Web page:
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Scientists are debating the significance of yet another fossil hominid discovery. Media outlets have proclaimed Australopithecus sediba to be an evolutionary transition between modern humans and some ape-like ancestor (such as the famous australopithecine “Lucy”).
Scientists disagree, however, on just what the individual specimens represent. Some believe they should be classified as Homo instead of Australopithecus. Adding to the confusion is that evolutionists have dated the bones as younger than other remains already labeled Homo—which, if the dating were right, would imply that these individuals could not have been human ancestors.
Sediba is actually the fossil remains of a few individuals found in the Malapa Nature Reserve in South Africa, supposedly dating back almost two million years. They apparently were about 4 feet (1.2 m) tall, with long arms and small brains.
Some media outlets reported that human evolution’s picture now has to be redrawn.* This raises the question, why has so much been so wrong in the evolutionary story of human origins that it may have to be redrawn (again)?
Creationists are more cautious while interpreting news like this. For one thing, the bones have been examined by only one group of scientists, and their interpretation may be challenged dramatically as time passes. (Recall the “missing link” hype over Ida, which quickly evaporated last year.)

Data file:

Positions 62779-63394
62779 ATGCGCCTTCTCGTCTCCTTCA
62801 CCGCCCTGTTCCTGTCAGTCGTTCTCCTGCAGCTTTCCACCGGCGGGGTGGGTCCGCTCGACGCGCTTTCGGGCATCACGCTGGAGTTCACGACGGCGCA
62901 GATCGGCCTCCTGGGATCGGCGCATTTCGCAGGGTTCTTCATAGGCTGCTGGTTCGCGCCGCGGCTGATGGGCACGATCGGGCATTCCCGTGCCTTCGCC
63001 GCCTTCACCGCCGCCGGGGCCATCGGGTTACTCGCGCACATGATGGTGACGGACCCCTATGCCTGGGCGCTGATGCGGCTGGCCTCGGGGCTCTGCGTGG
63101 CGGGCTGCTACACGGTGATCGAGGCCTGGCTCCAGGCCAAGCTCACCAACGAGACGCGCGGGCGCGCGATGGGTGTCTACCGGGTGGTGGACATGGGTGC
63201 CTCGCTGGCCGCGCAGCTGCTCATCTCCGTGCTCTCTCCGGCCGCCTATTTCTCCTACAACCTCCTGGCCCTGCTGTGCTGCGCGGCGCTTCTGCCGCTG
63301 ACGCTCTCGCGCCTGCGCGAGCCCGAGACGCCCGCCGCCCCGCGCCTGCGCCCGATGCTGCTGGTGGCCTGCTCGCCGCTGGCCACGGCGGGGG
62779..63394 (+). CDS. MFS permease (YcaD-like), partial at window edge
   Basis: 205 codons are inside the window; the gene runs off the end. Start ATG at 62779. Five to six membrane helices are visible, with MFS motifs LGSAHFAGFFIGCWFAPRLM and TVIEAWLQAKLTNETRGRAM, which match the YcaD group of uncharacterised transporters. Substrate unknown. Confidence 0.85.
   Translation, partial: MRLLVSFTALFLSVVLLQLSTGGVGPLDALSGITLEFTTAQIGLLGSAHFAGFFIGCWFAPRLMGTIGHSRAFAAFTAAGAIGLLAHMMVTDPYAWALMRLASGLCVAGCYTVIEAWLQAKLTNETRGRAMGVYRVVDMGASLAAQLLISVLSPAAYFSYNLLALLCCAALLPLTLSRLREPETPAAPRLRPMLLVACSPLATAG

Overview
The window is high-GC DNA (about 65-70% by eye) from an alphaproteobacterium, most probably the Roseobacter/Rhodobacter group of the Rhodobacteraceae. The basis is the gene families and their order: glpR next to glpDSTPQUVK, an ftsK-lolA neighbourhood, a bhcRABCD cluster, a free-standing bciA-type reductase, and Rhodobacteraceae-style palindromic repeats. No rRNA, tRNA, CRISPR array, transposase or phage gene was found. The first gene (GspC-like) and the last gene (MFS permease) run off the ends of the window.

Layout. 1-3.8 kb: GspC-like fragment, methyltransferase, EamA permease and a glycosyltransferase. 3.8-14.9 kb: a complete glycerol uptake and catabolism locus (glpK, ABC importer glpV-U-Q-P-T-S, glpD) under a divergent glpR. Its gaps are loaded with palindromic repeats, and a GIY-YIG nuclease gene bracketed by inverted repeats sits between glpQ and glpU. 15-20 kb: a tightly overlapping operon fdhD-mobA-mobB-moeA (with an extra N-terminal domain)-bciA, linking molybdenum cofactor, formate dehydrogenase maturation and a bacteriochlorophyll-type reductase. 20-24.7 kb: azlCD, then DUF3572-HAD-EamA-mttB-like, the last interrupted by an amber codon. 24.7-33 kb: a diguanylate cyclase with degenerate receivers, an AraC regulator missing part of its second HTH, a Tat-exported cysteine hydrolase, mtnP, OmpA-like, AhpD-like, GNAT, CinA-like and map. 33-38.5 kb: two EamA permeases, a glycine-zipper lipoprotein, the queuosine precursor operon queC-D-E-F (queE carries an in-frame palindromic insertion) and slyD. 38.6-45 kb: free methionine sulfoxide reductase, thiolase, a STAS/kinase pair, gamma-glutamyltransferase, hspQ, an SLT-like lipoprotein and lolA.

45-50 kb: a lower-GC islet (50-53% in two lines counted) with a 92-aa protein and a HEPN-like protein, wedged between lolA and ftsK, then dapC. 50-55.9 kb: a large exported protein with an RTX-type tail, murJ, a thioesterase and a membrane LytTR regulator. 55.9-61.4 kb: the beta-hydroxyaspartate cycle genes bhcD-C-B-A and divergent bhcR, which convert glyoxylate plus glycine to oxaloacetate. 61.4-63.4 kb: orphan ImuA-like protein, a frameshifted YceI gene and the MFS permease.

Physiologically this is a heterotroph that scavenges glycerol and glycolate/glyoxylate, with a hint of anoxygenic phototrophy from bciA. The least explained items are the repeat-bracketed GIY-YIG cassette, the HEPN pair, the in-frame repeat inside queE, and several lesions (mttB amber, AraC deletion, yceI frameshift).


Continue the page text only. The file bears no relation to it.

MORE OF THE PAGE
Also, it is impossible for us to determine the full range of features in the original, early post-Flood human population. While some cases are fairly clear (e.g., Neanderthals), others are difficult, considering the vague evidence that survives.
Creationists can be confident of this: the Creator God made humans to be distinct from all animals, in His image, and not from an apelike creature (Genesis 1). Based on experience, Sediba as a supposed “missing link” will likely fall by the wayside, just as Ida did.
* For example, according to Newsweek (April 8 online), the fossils “have such an unexpected appearance that they will redraw the picture of human evolution.” Also, the opening line of a Daily Mail (UK) article of April 5 (online) stated: “The discovery of a ‘missing link’ between man and apes could revolutionise our understanding of how we evolved.”